July Editorial Winner

It's time to make county elections non-partisan

DAVID BURGESS, Vinita Daily Journal

Imagine this scenario: You live in rural Craig County. You arrive home one night to find that your house has been burglarized. You call the Craig County Sheriff's Department. And the first question is, "Are you a Democrat or a Republican?"
Of course, that question would never be asked.
But asking it would be no more ridiculous than the current system of electing county officials.
Craig County voters - Republican voters, anyway - got their latest taste of the flawed system three weeks ago, as did voters for county offices throughout the state.
There are 2,200 registered Republicans in Craig County, and none was able to vote in the primary.
There are 682 registered Independents in Craig County, and none was able to vote in the primary.
That's because all six candidates running for office were Democrats, even though the offices they were running for - sheriff, county clerk and county commissioner - administer their services in a non-partisan way.
Craig County Dist. 2 County Commissioner Hugh Gordon should be commended for pointing out, as he did in the weeks leading up to the primary, that the system used to elect county officers needs to be changed.
It's been tried before.
Almost a decade ago, Rep. Larry Ferguson (R-Cleveland) and Rep. Dale DeWitt (R- Braman) attempted to change the closed primary system, pointing out that it was particularly troublesome in county races, which often draw candidates from only one party.
For evidence, Ferguson cited a 2004 election in which Rep. Leonard Sullivan was elected Oklahoma County assessor exclusively by Republicans, since the only two candidates for the office were from that party. That left more than 200,000 Oklahoma County residents excluded from voting in that race.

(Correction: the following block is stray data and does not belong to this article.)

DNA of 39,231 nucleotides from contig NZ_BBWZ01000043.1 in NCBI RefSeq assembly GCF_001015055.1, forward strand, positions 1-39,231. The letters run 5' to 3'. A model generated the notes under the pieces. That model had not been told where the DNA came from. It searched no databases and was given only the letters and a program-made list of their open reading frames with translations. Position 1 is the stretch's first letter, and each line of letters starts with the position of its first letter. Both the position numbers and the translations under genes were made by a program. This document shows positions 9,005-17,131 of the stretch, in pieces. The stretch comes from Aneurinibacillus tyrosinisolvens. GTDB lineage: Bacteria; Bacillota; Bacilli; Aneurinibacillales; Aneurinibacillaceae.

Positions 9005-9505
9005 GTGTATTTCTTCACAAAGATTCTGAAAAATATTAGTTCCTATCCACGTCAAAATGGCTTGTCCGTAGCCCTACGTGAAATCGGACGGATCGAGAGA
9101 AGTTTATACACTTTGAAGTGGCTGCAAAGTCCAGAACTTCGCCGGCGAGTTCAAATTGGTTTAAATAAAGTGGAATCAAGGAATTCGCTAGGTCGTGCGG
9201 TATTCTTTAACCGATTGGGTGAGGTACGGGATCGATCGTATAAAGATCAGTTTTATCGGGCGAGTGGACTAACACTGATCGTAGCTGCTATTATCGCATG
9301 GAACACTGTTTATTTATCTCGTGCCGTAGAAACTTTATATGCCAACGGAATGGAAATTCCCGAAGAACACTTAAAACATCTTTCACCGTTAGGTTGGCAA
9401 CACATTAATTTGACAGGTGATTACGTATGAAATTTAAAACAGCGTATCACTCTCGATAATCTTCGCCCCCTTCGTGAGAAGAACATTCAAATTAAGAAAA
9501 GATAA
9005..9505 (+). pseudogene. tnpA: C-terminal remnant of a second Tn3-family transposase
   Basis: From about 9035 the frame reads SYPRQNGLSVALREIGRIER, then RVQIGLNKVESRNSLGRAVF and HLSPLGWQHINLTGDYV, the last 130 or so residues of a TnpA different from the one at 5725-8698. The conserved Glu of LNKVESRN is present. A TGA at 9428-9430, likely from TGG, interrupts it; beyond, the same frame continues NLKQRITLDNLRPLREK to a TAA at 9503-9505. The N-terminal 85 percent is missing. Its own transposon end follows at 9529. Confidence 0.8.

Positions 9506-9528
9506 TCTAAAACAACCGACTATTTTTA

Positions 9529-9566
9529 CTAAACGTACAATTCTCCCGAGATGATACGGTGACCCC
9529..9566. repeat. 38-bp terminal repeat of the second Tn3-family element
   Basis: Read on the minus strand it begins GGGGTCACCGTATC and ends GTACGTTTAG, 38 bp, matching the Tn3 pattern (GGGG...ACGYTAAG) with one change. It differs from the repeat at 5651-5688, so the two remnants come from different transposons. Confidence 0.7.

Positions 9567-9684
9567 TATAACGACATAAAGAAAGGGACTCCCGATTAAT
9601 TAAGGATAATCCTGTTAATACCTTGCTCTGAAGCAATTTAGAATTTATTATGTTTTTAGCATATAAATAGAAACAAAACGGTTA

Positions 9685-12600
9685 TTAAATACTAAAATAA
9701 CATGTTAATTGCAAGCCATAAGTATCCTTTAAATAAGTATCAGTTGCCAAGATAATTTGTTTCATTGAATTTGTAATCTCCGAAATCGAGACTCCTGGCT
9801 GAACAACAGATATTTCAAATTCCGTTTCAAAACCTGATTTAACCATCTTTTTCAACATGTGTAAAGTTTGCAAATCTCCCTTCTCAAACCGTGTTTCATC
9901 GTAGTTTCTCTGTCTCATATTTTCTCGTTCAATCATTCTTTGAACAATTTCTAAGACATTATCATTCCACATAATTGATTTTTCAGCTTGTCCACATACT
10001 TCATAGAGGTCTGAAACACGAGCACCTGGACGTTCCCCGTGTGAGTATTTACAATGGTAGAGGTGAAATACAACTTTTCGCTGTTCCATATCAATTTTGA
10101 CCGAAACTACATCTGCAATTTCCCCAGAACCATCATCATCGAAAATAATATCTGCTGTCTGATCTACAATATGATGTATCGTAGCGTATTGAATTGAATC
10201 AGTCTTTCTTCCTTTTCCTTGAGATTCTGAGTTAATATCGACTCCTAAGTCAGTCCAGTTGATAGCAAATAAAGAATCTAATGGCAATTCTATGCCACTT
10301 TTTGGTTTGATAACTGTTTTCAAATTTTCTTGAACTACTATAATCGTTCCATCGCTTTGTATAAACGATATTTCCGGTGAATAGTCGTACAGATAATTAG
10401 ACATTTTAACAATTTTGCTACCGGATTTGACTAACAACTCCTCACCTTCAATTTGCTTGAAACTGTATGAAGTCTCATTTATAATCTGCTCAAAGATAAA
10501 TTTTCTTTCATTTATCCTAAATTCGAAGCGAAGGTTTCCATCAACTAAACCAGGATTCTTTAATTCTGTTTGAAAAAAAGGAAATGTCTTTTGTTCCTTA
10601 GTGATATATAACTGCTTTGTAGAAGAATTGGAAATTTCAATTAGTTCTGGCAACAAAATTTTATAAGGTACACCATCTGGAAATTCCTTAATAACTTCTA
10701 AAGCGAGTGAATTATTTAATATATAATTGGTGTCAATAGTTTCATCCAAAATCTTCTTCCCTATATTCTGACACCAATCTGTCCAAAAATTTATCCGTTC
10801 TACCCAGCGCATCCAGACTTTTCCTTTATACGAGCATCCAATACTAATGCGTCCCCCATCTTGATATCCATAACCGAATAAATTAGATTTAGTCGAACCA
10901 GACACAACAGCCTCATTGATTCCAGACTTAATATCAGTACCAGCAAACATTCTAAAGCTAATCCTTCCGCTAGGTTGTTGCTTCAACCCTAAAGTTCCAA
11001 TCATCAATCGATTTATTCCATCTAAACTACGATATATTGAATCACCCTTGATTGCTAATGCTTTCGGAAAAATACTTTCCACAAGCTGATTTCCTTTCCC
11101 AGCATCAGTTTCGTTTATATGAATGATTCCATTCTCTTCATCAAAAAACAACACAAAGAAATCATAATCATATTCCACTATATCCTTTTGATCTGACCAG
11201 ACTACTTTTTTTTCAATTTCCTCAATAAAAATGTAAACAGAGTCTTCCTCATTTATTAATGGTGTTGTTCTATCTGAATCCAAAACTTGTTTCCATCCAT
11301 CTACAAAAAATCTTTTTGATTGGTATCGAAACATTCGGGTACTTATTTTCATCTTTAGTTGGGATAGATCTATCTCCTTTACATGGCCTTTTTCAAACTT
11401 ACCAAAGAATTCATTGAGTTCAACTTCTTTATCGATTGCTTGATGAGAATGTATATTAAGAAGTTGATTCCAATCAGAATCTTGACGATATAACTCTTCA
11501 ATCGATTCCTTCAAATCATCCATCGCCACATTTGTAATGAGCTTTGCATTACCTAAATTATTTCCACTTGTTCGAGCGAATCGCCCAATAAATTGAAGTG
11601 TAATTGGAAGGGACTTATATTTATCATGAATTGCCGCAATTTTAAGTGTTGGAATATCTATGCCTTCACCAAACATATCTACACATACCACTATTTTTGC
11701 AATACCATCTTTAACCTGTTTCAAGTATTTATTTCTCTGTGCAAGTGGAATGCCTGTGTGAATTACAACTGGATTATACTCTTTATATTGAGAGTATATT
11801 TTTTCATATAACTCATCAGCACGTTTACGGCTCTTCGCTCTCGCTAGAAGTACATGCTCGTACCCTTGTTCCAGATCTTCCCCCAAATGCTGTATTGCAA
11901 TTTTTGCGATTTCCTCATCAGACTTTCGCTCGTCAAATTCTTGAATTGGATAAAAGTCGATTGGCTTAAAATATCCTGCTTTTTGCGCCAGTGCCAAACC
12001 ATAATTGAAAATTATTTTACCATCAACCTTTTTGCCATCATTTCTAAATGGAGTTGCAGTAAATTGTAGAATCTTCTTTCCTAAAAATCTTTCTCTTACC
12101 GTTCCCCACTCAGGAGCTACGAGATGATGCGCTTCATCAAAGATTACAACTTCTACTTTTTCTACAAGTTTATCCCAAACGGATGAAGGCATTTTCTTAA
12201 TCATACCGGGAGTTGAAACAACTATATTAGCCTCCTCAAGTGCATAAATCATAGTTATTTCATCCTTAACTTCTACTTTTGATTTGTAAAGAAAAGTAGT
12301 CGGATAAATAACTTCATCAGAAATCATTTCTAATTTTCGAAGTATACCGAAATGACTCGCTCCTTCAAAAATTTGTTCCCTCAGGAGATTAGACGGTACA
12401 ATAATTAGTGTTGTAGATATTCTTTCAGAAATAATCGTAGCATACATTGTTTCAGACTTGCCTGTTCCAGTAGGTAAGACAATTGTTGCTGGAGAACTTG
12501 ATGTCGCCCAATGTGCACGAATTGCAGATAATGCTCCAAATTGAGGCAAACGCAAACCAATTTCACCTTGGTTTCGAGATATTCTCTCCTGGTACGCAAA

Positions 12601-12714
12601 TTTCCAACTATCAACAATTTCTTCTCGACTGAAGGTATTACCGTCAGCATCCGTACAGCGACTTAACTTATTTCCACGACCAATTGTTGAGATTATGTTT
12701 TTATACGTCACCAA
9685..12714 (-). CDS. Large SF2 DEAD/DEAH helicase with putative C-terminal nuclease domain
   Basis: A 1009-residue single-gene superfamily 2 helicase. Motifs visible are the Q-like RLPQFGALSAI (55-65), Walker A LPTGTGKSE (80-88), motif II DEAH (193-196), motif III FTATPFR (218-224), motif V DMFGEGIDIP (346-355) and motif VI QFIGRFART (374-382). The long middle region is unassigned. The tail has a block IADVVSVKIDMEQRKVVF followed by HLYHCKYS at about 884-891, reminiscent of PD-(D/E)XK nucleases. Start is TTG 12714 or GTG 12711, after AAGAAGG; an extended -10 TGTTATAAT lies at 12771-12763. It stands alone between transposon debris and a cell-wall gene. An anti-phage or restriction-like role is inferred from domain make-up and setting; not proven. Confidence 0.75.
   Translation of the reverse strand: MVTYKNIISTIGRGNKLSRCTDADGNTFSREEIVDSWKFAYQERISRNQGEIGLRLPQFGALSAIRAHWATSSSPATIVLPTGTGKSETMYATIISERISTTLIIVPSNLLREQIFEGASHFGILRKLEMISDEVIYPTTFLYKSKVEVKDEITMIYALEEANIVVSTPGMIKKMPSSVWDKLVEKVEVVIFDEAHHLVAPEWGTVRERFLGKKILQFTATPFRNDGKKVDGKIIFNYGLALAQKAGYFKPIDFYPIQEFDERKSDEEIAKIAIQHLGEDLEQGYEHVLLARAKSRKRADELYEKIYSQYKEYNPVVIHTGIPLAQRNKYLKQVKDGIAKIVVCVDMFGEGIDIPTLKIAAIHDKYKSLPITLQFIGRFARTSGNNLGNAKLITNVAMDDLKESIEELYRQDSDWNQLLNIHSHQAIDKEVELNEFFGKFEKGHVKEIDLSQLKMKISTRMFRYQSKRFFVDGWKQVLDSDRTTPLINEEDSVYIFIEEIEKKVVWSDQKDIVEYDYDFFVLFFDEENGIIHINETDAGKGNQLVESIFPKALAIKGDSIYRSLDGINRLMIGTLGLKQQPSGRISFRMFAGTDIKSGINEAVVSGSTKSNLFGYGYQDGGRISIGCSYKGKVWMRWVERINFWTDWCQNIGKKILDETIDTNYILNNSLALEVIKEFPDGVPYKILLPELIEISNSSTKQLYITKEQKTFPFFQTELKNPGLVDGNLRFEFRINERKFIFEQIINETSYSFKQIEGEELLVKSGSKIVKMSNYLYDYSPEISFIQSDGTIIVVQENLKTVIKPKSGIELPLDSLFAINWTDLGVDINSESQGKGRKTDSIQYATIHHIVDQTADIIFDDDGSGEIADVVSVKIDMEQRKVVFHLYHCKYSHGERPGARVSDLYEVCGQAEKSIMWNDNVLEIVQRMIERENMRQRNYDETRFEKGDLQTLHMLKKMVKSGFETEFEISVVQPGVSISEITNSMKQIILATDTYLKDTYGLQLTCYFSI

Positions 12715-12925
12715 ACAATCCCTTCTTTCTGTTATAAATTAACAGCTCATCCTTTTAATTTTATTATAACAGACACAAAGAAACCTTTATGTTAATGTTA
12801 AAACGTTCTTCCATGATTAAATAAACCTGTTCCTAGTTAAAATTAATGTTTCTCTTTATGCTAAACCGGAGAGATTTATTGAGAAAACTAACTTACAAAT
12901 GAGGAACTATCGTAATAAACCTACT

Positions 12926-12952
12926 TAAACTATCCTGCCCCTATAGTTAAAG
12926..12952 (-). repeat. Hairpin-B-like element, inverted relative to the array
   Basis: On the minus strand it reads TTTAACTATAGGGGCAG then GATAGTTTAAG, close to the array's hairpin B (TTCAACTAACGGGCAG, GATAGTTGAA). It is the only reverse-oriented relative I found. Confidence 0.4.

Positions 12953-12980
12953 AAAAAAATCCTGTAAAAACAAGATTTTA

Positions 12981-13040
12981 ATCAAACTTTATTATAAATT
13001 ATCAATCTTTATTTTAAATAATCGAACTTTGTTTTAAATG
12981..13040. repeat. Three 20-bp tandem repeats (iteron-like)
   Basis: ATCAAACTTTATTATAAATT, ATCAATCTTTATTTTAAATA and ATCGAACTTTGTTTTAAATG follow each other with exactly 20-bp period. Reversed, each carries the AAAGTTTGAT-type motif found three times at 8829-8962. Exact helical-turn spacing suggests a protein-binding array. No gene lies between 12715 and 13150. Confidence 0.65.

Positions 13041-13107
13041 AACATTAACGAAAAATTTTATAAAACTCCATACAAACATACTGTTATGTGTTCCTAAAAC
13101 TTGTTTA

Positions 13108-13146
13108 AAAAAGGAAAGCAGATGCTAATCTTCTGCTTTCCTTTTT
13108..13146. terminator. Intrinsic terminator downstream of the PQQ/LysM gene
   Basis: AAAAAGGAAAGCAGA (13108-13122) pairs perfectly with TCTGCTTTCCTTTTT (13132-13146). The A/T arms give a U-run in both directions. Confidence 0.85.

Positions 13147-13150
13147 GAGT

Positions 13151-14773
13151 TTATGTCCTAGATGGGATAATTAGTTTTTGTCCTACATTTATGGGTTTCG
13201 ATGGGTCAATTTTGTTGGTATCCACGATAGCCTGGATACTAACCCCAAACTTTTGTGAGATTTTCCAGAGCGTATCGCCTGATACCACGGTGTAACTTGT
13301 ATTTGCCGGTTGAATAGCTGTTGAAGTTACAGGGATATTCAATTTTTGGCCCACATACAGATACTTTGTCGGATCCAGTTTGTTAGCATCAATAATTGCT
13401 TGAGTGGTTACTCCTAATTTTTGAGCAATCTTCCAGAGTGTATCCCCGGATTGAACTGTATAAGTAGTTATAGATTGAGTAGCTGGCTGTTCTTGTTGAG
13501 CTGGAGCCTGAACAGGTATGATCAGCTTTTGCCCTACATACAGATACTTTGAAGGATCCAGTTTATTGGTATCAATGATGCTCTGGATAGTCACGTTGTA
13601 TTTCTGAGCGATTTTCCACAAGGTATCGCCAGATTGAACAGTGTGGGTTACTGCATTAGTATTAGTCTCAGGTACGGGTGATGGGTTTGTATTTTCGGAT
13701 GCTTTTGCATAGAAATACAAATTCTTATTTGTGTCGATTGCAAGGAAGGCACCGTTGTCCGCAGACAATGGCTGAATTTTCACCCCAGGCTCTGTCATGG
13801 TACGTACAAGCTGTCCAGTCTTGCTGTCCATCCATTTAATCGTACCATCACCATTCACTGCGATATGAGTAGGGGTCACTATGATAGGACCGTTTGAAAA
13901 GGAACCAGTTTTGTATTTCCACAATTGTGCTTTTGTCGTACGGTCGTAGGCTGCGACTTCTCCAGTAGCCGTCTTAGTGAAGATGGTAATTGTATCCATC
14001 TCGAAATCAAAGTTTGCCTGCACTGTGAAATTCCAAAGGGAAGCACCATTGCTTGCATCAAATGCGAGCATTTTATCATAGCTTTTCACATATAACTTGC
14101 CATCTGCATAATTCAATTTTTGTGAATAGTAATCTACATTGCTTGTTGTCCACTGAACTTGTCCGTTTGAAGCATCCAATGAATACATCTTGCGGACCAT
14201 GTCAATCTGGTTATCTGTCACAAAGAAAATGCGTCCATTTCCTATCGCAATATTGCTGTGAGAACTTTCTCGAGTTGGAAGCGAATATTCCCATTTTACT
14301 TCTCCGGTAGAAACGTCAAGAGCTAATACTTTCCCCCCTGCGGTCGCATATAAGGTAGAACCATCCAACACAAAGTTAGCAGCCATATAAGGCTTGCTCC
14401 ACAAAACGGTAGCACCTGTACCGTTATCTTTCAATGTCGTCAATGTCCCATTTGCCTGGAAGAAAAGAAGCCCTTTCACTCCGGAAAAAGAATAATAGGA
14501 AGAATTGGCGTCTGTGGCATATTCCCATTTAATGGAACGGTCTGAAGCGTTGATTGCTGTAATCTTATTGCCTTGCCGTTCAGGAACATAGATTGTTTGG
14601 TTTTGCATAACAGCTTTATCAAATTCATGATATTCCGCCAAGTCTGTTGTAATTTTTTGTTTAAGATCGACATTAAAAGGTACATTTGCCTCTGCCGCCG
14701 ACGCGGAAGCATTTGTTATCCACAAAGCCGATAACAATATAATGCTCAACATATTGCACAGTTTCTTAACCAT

The trend was repeated in other elections across the state, with the parties taking turns.
Only Democrats elected the sheriff and county clerk in Logan County, while only Republicans elected the sheriff, county clerk and court clerk in Canadian County.
Is this any way to run county government?
But the proposal to change the way the system works was shot down in the Legislature in 2004, as it had been in 1999 and 2001.
Rep. Randy Grau and Sen. Rob Johnson attempted to change one part of the system earlier this year, but they came up just short.
SB 327 would have required elections for county sheriffs in Oklahoma to be non-partisan. It stood a good chance of being passed, with perhaps only the Oklahoma Sheriff's Association's lack of support dooming it.
Some sheriffs like the current system, and the Sheriff's Association chose not to take an official position.
The lack of support likely doomed the bill, which eventually failed in the House by asingle vote.
But even if SB 327 had passed, it would have only changed a single piece of the flawed system. The next time county elections come up, the other races would still have been partisan - for no good reason - and many voters would still likely have been unable to vote.
In rural counties, such as Craig, the shut-out voters are usually Republicans. In more urban counties, the shut-out voters are usually Democrats.
There is a better way to run elections, and Vinita went with it more than 20 years ago.
After years of being saddled with the same problem that county voters are still saddled with - partisan elections for non-partisan positions - Vinita made a change for the better in 1989.
Now everyone gets to vote in city elections, not just those who happen to be registered with a certain party. That's the way it should always have been, since all city residents are affected by the decisions of, say, the mayor.
And that's the way it should be in county elections. Of course, the difference is that, unlike Vinita, Craig County and other Oklahoma counties can't make that change at the local level. It will have to be done in the Legislature, which means prodding legislators.
It's time to start prodding.